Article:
Long Range Forecast Accuracy

During the run up to launch, I make predictions using data provided by NOAA for the actual day of the flight.

I decided for the flight of EOSS-66 to archive all of the pre-flight predictions so that folks could see just what kind of variability you might expect. Click on 13 days to launch and you can use the nav options on each page to move forward and backward between predictions.

Each page linked above has the map of the prediction, Balloon Track's data output, and the data as obtained from READY for the prediction.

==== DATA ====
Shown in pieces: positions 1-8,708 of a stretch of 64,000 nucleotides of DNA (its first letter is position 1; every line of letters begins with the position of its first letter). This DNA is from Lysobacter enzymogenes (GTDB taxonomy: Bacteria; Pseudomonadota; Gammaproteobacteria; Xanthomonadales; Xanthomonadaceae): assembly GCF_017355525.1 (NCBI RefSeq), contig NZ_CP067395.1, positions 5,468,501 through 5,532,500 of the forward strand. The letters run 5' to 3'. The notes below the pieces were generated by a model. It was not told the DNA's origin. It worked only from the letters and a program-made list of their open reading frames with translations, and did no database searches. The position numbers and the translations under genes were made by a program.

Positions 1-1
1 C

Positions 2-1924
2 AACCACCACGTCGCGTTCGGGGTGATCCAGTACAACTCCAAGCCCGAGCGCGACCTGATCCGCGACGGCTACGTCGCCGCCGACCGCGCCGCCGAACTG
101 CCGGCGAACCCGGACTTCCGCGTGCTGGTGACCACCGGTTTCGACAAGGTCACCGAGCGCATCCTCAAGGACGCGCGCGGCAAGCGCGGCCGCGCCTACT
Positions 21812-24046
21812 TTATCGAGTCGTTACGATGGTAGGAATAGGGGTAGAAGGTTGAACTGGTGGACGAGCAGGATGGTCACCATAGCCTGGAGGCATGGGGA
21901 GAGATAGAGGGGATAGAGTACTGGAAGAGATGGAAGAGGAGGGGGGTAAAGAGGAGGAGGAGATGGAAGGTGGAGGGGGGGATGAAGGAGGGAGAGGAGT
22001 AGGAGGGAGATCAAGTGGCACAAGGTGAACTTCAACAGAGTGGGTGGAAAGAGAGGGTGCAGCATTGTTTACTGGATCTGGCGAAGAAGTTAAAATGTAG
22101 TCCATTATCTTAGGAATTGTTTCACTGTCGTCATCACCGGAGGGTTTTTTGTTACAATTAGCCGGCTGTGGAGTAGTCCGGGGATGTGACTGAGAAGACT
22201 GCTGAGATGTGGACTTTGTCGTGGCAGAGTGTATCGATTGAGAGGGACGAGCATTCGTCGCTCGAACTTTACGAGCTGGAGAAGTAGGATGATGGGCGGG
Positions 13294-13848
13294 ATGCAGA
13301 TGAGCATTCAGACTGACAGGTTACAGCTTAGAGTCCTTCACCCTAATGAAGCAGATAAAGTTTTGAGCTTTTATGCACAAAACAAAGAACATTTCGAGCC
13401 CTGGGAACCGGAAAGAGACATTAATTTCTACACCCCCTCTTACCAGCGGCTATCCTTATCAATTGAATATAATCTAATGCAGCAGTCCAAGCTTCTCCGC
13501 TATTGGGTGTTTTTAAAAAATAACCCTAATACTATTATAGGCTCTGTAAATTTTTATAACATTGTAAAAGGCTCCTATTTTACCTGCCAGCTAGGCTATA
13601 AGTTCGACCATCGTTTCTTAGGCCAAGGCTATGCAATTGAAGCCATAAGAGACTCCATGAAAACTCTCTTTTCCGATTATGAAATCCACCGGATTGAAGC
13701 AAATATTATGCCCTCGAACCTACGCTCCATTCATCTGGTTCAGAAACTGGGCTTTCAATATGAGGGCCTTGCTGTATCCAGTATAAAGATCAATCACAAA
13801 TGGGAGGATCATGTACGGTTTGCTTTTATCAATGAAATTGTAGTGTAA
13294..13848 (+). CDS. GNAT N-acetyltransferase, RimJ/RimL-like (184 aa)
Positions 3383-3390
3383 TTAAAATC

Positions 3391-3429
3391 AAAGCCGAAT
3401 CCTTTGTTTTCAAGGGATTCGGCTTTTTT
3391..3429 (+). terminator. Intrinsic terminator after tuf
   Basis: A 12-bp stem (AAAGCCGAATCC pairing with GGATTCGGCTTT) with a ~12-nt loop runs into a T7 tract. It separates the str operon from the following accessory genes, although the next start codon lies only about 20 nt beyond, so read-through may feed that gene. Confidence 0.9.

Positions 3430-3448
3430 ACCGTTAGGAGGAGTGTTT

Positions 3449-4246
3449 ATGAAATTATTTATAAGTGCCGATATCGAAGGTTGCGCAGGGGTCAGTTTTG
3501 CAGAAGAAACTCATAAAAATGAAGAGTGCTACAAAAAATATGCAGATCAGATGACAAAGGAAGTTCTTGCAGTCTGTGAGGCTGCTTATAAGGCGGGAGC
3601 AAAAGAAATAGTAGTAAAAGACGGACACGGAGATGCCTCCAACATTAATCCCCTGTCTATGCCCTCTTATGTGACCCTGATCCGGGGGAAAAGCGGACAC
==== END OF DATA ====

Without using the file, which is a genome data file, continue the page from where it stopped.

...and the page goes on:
If the art and science of weather prediction were perfect, then the the tracks predicted would be the same from the beginning of the process 10 days out to launch day. However, as each day passes, new data arrives at NOAA and the predicted winds aloft for launch day reflect that new information. Sometimes mother nature pays no attention to the folks at NOAA and provides data that is inconsistent with their previous models. And so, the touchdown site prediction varies.

The closer to launch the more accurate these predictions become.

One problem, if a front is expected to pass through within 24 hours of launch the prediction can change wildly from day to day right up to 48 hours or so of your flight.